Analysis of High Bay Hangar Facilities for Detector Sensitivity and Placement.
Analysis of High Bay Hangar Facilities for Detector
Sensitivity and Placement.
Gott, J. E.; Notarianni, K. A.
Society of Fire Protection Engineers (SFPE). Honors
Lecture Series. Proceedings. May 20, 1996.
Engineering Seminars: Fire Protection Design for High
Challenge or Special Hazard Applications. Proceedings.
May 20-22, 1996, Boston, MA, 1-8 pp, 1996.
fire protection engineering; fire protection; hangars;
aircraft fuels; heat release; large scale fire tests;
flame detectors; sprinklers; fire research; draft
curtain; optical flame detectors
Existing building and fire codes in the United States
offer little or no guidance in the design of fire
protection systems in high bay spaces due to the lack of
scientific data. Timely detection of a fire is more
difficult in large spaces due to the distance heat and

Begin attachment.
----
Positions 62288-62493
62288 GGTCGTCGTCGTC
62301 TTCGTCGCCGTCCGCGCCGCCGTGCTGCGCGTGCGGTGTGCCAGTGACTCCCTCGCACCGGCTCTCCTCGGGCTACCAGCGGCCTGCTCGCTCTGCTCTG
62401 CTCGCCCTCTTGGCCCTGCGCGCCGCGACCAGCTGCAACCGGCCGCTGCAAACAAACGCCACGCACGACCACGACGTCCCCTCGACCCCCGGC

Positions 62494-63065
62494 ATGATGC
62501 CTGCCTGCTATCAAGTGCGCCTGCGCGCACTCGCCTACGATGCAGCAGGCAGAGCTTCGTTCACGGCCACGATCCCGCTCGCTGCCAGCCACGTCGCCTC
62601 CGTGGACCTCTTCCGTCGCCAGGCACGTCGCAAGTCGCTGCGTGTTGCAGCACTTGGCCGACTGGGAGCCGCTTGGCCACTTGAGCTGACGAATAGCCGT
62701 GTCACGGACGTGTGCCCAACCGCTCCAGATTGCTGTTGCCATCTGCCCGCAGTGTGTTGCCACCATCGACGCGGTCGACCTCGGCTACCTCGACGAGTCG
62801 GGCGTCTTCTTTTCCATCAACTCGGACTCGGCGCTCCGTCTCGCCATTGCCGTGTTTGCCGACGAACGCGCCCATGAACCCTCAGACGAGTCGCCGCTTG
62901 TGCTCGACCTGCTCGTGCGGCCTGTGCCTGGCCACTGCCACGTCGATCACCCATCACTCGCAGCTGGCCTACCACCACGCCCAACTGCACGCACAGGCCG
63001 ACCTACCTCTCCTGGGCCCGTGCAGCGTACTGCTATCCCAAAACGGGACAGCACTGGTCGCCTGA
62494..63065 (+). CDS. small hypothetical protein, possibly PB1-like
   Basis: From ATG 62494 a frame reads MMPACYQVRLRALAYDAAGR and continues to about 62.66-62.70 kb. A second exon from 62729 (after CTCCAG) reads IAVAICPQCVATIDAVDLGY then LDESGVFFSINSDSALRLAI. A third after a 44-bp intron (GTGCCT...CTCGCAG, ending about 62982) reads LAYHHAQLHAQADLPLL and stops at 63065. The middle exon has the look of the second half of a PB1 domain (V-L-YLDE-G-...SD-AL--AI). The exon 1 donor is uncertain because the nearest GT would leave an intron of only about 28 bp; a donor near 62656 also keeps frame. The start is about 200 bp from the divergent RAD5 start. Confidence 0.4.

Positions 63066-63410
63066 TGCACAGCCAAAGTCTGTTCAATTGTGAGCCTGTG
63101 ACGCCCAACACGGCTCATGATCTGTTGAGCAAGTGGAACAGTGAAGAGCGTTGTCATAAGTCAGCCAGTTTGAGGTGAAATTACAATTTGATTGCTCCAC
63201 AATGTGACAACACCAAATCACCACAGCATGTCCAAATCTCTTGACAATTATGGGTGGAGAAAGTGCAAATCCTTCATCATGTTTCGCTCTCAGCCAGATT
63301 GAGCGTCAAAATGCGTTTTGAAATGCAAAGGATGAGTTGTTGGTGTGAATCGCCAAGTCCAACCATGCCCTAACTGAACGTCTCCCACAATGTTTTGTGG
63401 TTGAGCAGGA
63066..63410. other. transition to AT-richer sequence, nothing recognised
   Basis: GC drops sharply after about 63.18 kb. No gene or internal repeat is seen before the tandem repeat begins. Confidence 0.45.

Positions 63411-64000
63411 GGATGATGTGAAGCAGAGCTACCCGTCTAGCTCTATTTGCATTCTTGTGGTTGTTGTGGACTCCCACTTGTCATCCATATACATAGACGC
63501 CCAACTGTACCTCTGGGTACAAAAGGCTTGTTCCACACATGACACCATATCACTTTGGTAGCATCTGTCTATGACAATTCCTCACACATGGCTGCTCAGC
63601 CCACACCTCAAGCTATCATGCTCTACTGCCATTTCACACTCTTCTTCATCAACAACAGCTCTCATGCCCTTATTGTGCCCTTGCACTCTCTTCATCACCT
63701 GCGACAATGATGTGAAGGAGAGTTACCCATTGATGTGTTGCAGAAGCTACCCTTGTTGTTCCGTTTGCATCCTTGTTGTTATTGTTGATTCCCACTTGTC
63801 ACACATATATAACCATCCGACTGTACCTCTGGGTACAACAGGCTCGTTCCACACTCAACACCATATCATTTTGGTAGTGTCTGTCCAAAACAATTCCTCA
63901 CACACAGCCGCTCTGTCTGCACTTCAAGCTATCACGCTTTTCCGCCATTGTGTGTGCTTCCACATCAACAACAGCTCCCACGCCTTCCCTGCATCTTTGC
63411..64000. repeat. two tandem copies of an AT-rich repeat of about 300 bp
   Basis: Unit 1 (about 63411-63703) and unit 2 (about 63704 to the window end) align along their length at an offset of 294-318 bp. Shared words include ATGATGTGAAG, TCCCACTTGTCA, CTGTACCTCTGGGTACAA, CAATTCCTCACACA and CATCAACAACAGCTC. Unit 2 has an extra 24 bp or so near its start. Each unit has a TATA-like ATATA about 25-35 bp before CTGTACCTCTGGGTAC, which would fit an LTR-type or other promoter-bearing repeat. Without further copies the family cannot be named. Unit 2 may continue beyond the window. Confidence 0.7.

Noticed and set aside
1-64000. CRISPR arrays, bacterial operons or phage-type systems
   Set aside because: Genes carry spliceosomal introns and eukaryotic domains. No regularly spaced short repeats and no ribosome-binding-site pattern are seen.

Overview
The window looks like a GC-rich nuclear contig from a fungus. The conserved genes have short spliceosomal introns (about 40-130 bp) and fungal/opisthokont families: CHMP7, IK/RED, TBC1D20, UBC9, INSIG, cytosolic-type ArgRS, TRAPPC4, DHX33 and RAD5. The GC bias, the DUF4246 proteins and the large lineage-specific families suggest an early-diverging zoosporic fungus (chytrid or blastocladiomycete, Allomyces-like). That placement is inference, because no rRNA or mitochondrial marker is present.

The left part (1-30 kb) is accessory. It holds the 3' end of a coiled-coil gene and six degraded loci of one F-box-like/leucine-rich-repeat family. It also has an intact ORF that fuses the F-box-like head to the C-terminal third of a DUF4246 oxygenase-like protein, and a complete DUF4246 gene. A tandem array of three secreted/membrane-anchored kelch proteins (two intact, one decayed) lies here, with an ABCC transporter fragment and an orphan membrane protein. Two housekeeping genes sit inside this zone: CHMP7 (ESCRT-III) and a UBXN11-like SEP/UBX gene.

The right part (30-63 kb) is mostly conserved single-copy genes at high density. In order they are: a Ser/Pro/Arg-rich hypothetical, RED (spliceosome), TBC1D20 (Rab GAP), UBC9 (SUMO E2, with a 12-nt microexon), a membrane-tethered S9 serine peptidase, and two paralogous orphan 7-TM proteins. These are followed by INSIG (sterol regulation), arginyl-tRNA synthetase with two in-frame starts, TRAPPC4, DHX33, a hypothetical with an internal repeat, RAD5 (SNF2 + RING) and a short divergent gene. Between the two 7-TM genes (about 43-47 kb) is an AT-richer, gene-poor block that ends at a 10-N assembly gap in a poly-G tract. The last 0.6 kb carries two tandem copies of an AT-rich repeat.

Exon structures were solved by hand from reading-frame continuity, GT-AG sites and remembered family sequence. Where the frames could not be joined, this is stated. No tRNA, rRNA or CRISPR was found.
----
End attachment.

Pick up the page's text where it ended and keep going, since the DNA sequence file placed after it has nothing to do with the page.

other products of combustion must travel to sprinklers
or detectors. Possible stratification poses an
additional challenge in selecting the optimal location
of detectors. The focus of this paper is on the
full-scale experiments conducted by NAVFAC and NIST
which were designed to assist the Navy in reevaluating
its criteria for the protection of high bay aircraft
hangars. Previous studies conducted in 15 m and 30.5 m
hangars used isopropyl alcohol, involved only one fire
size, and were conducted with the hangar doors only in
the closed position. The NAVFAC/NIST experiments
included numerous fire sizes, aviation fuels, and both
open and closed doors. Also participating in these
experiments were five fire protection industry sponsors
representing the fire alarm and automatic sprinkler
industries, representatives from each branch of the U.S.
Department of Defense, and representatives from select
NFPA technical committees.